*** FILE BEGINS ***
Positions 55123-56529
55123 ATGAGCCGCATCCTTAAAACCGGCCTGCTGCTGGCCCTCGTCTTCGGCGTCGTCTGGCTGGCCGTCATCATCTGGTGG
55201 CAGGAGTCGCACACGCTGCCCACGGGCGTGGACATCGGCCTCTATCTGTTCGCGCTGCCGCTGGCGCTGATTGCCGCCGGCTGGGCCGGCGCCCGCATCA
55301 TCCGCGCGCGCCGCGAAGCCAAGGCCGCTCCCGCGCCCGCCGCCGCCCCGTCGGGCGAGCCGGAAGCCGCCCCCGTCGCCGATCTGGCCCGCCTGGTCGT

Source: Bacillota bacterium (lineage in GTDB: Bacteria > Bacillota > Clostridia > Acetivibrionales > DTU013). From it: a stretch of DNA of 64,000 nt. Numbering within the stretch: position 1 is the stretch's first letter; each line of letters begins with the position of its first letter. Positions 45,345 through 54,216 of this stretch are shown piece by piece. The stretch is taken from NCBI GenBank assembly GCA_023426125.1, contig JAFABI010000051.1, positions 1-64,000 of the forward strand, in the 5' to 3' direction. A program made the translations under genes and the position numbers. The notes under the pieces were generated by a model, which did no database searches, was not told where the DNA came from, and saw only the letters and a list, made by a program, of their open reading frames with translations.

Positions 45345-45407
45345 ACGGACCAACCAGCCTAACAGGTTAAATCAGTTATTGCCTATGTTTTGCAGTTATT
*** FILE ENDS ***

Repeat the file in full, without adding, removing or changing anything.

Positions 55123-56529
55123 ATGAGCCGCATCCTTAAAACCGGCCTGCTGCTGGCCCTCGTCTTCGGCGTCGTCTGGCTGGCCGTCATCATCTGGTGG
55201 CAGGAGTCGCACACGCTGCCCACGGGCGTGGACATCGGCCTCTATCTGTTCGCGCTGCCGCTGGCGCTGATTGCCGCCGGCTGGGCCGGCGCCCGCATCA
55301 TCCGCGCGCGCCGCGAAGCCAAGGCCGCTCCCGCGCCCGCCGCCGCCCCGTCGGGCGAGCCGGAAGCCGCCCCCGTCGCCGATCTGGCCCGCCTGGTCGT

Source: Bacillota bacterium (lineage in GTDB: Bacteria > Bacillota > Clostridia > Acetivibrionales > DTU013). From it: a stretch of DNA of 64,000 nt. Numbering within the stretch: position 1 is the stretch's first letter; each line of letters begins with the position of its first letter. Positions 45,345 through 54,216 of this stretch are shown piece by piece. The stretch is taken from NCBI GenBank assembly GCA_023426125.1, contig JAFABI010000051.1, positions 1-64,000 of the forward strand, in the 5' to 3' direction. A program made the translations under genes and the position numbers. The notes under the pieces were generated by a model, which did no database searches, was not told where the DNA came from, and saw only the letters and a list, made by a program, of their open reading frames with translations.

Positions 45345-45407
45345 ACGGACCAACCAGCCTAACAGGTTAAATCAGTTATTGCCTATGTTTTGCAGTTATT